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Kissinger: Final Mideast Settlement ‘not Anywhere Near’

Secretary of State Henry A. Kissinger said today that while the United States expects to come to an “early judgement” on the procedure for diplomatic progress toward peace in the Middle East a final settlement is “not anywhere near.”

Answering questions at a news conference in Atlanta, Kissinger stressed “we have not many precise decisions as to which method would most serve progress in the Middle East. At the moment we are engaged in diplomatic exchanges with all interested parties.” He said after further conferences a decision will be made whether to seek an interim agreement or attempt to reach an overall settlement.

But Kissinger in a speech last night to the Southern Council on International and Public Affairs and the Atlanta Chamber of Commerce, warned that the United States would not accept stalemate or stagnation in the Arab-Israeli conflict. “We can never lose sight of the fact that U.S. foreign policy must do its utmost to protect all its interests in the Middle East,” Kissinger said. (The text received in Washington had the word “all” underlined.) “Given our inescapable involvement–economic, political, military–there is no alternative to the full and active engagement of the United States in the diplomacy of peace in the Middle East,” he said.

WARNING TO ISRAEL SEEN

The Secretary added that an active U.S. role is imperative “because of our historical and moral commitment to the survival and well-being of Israel; because of our important interests in the Arab world; because the eruption of crisis in the Middle East would severely strain our relations with out allies in Europe and Japan; because continuing instability risks a new international crisis over oil and a new setback in the world’s hope for economic recovery” and “because a crisis in the Middle East poses an inevitable risk of direct U.S.-Soviet confrontation…”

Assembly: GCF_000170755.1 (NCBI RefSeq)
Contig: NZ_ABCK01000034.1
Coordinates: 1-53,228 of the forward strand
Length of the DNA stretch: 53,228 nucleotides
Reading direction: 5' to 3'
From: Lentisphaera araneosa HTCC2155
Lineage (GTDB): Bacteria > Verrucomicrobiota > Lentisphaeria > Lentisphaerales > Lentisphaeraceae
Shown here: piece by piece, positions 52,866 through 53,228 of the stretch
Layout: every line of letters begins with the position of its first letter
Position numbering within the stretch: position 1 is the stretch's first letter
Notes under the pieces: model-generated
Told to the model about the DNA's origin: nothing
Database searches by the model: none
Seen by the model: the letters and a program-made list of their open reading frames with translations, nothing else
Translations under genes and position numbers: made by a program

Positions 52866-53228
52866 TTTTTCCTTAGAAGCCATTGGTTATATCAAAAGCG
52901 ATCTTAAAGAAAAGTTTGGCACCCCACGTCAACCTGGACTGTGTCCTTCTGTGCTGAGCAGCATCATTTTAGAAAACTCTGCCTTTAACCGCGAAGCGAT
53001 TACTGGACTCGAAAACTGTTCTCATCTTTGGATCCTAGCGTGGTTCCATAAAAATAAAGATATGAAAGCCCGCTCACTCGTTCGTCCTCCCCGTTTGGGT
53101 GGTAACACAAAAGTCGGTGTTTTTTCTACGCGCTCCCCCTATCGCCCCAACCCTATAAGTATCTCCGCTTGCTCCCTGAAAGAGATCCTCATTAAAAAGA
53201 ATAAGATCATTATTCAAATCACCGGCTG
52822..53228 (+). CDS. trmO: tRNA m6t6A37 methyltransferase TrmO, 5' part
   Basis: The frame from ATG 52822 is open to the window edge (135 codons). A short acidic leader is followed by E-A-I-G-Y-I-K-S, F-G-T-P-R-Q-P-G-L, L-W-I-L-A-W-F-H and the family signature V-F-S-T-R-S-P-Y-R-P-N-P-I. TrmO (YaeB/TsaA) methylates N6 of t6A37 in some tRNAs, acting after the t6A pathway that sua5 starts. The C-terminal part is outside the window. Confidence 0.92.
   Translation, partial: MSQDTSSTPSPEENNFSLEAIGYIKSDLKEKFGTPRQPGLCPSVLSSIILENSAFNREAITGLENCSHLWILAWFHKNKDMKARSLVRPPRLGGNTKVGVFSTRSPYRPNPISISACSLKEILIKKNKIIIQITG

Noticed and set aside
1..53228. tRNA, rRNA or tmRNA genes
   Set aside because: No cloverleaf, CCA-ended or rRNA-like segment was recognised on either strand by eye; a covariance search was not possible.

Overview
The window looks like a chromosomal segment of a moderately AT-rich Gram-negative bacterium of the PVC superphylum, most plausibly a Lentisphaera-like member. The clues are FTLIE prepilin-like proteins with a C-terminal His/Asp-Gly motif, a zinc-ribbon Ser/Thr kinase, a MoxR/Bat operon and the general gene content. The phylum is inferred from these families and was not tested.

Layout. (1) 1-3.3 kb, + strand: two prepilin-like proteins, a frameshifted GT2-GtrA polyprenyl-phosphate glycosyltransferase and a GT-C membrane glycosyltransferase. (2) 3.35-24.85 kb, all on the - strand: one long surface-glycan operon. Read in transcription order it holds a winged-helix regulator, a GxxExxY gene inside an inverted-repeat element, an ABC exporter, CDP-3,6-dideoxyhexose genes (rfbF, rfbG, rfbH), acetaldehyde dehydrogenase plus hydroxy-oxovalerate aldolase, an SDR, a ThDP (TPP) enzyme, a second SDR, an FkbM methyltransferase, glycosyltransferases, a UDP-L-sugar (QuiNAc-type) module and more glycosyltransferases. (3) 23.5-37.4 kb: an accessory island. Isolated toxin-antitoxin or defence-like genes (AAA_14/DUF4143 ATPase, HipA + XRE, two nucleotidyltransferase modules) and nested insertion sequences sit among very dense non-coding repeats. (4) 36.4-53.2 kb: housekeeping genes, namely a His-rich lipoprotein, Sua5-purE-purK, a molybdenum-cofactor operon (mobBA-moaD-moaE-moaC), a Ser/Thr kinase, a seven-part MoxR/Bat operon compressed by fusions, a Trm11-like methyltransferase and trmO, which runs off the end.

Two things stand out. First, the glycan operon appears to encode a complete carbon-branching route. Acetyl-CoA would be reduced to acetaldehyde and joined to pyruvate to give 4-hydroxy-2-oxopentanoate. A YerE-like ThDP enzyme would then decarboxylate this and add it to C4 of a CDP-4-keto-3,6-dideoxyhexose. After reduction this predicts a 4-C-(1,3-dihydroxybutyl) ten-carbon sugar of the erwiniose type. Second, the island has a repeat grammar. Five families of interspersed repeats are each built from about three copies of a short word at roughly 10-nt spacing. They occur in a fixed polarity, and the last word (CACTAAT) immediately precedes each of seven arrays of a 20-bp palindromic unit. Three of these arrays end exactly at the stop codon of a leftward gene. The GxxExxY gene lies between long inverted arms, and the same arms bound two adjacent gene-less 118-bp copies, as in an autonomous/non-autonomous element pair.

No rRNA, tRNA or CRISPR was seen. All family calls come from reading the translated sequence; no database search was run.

Kissinger’s speech last night was seen as a direct warning to Israel that the Ford Administration was taking the issue of Israel’s diplomatic tactics to the American people in the hopes of offsetting support for Israel in Congress. It was also noted that while President Ford in his remarks to Israeli Premier Yitzhak Rabin spoke of democratic ideals as the cement that binds Israeli-U.S. ties Kissinger made no mention of democratic ties.

The Secretary did not mention the need for Arab commitments in his speech last night but did so at his press conference today. Asked about his remarks some time ago on his assurances to Israel requiring Congressional approval, Kissinger said he was speaking “in the context of a final settlement.” He said such a settlement would include “boundaries, refugees, the Palestinian issue, the future of Jerusalem and Arab peace obligations, that is, specific Arab commitments as to the contents of these” issues. He said “this whole package will undoubtedly require for reinforcement some international and in my view, very Probably some American guarantees. These guarantees cannot be effective unless they have Congressional support,” he stressed. Kissinger added that Congress would look very seriously at any recommendations the President would consider necessary to bring about a final settlement, “but we are not anywhere near that point yet.”

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